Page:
|Publication number||US4291704 A|
|Application number||US 06/103,237|
|Publication date||Sep 29, 1981|
|Filing date||Dec 13, 1979|
|Priority date||Dec 13, 1979|
|Publication number||06103237, 103237, US 4291704 A, US 4291704A, US-A-4291704, US4291704 A, US4291704A|
|Inventors||Thomas L. Petty, Balinderjeet S. Baidwan|
|Original Assignee||Dale E. Braddy|
|Export Citation||BiBTeX, EndNote, RefMan|
|Patent Citations (11), Referenced by (30), Classifications (6)|
|External Links: USPTO, USPTO Assignment, Espacenet|
Numerous spirometer devices have been developed through the years for measuring the lung capacity of a human being. Most of these devices are fairly sophisticated and for doctors use so that an accurate measure of the lung air capacity can be determined merely by having the individual blow air from his lungs into the device after having taken a deep breath.
One drawback with most prior art spirometer devices is that they are relatively expensive to manufacture and for that reason are not generally suitable for home use by the consuming public.
Examples of prior art spirometer devices are disclosed in U.S. Pat. Nos. 3,507,271 issued to E. W. Reiner, 1,781,735 issued to R. W. Scott, 3,826,247 issued to Ruskin, et al, and 3,343,529 issued to R. A. Miller, et al.
The spirometer device of the present invention was designed and developed to provide a reasonably accurate measure of the lung capacity of an individual at a price affordable by most consumers so that the device could be utilized in the home without a doctor's assistance.
The spirometer device includes an inflatable elastomeric vessel having calibrated indicia on an external surface thereof and an open end adapted to be connected in fluid communication with a mouth piece or main body. The main body has two component sections which are rotatably connected relative to each other so that a valve contained in the main body can be placed in one of three positions by relative rotation of the main body sections.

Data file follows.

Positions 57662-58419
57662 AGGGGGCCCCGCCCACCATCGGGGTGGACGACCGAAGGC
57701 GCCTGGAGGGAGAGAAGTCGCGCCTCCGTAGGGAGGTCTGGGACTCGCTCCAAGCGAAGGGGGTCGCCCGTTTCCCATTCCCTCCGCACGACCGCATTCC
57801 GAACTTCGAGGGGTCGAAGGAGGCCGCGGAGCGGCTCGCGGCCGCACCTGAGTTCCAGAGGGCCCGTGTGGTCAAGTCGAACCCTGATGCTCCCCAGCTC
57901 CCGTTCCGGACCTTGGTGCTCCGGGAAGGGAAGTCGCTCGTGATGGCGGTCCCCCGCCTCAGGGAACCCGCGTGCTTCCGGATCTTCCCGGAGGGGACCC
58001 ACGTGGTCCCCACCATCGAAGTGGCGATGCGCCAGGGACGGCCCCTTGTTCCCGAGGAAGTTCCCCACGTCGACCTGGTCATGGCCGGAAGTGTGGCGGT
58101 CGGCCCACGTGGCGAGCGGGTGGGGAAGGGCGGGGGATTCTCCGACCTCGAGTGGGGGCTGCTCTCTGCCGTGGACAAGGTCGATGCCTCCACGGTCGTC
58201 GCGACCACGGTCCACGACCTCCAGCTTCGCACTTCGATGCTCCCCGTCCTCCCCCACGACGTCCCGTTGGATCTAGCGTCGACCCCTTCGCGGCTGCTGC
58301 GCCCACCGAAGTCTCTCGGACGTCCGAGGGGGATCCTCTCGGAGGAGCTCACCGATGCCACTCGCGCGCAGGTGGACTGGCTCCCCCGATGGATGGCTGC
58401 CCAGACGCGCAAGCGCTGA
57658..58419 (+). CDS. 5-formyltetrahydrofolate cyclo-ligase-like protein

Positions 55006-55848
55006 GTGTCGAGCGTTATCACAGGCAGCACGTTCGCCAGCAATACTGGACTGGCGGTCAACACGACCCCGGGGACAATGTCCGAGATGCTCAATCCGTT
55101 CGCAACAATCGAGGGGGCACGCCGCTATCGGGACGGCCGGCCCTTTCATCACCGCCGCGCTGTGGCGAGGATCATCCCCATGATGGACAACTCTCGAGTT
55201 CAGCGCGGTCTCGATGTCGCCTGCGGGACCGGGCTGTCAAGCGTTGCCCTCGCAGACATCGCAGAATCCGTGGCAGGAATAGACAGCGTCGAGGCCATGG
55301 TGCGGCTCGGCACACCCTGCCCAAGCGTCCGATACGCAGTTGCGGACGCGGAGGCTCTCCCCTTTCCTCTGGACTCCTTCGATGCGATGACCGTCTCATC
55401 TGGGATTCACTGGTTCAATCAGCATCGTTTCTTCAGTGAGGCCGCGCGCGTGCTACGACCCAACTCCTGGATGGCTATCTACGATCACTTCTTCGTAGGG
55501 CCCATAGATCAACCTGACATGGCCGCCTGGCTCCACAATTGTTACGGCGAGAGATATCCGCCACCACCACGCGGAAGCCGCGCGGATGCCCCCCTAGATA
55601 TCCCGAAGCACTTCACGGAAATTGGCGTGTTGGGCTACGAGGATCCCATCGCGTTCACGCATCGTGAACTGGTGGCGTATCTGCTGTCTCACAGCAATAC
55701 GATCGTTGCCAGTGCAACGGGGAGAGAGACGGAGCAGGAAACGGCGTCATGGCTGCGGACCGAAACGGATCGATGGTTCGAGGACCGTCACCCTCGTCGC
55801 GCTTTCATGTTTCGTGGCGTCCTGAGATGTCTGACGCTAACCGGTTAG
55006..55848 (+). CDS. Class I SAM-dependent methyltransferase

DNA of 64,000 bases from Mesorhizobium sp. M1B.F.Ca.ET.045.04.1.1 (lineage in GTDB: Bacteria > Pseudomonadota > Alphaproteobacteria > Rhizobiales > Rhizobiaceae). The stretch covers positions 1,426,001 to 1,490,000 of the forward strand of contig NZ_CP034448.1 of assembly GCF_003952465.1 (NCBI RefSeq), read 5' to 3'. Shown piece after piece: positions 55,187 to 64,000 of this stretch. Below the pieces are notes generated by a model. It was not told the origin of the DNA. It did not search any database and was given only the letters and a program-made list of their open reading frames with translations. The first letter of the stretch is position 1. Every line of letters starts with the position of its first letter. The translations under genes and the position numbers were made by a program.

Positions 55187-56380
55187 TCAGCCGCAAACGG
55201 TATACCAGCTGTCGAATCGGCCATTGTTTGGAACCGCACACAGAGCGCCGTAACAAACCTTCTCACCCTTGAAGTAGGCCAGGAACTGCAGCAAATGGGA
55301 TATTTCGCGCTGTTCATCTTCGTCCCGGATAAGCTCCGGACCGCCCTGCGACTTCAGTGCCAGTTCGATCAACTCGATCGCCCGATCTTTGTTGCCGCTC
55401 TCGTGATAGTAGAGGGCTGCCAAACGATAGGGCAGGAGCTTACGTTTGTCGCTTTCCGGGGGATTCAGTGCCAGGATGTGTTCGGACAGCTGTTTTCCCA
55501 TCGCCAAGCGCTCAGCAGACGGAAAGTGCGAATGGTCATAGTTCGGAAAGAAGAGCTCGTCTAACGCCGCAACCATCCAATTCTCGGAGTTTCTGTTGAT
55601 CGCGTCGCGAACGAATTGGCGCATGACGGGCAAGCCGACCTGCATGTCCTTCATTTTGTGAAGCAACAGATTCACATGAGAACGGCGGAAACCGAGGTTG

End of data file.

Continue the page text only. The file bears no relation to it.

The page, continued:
The valve includes a partition extending across the interior of one of the main body sections and a flexible membrane extending across the interior of the other of the main body sections in adjacent relationship to the partition. The partition has a hole therethrough which can be aligned with an opening in the membrane to allow air to be directed into and out of the vessel. An air actuated sound generating device is positioned across a portion of the hole in the partition so that air passing through the opening in the membrane can either be passed through the sound generating device or through a portion of the hole not covered by the sound generating device depending upon whether or not it is desirable to generate a noise by the released air.
The spirometer device is operated by aligning the hole in the partition with the opening through the membrane and blowing air into the vessel after the lungs have been fully inflated so that virtually all of the air in the individual's lungs is directed into the vessel. After the air is in the vessel, the body sections of the mouth piece are rotated relative to each other so that the hole and the opening are misaligned to prevent air from escaping from the vessel. The vessel is designed so that it will initially expand radially at its distal end and will continue to so expand in an inward direction toward the mouth piece. In this manner, by use of the calibrated indicia on the exterior surface of the vessel, the volume of air directed into the vessel can be closely approximated by the extent to which the vessel has been inflated. After the volume of air in the balloon has been determined, the hole and opening in the partition and membrane respectively, are aligned so that the air will escape from the vessel, either through or alongside the sound generating element as desired, until all air is released from the vessel leaving the device in a condition for reuse.
FIG. 1 is a perspective view of the spirometer device of the present invention in a partially inflated state with the vessel in a noninflated state illustrated in phantom lines.
FIG. 2 is a longitudinal section taken through the mouth piece of the device illustrated in FIG. 1 with a fragmented portion of the vessel of the device illustrated in phantom lines.
FIG. 3 is an end view of the leading end of the mouth piece with the mouth piece sections being oriented in a closed position.
FIG. 4 is an end view similar to FIG. 3 with the mouth piece section being oriented in an open position.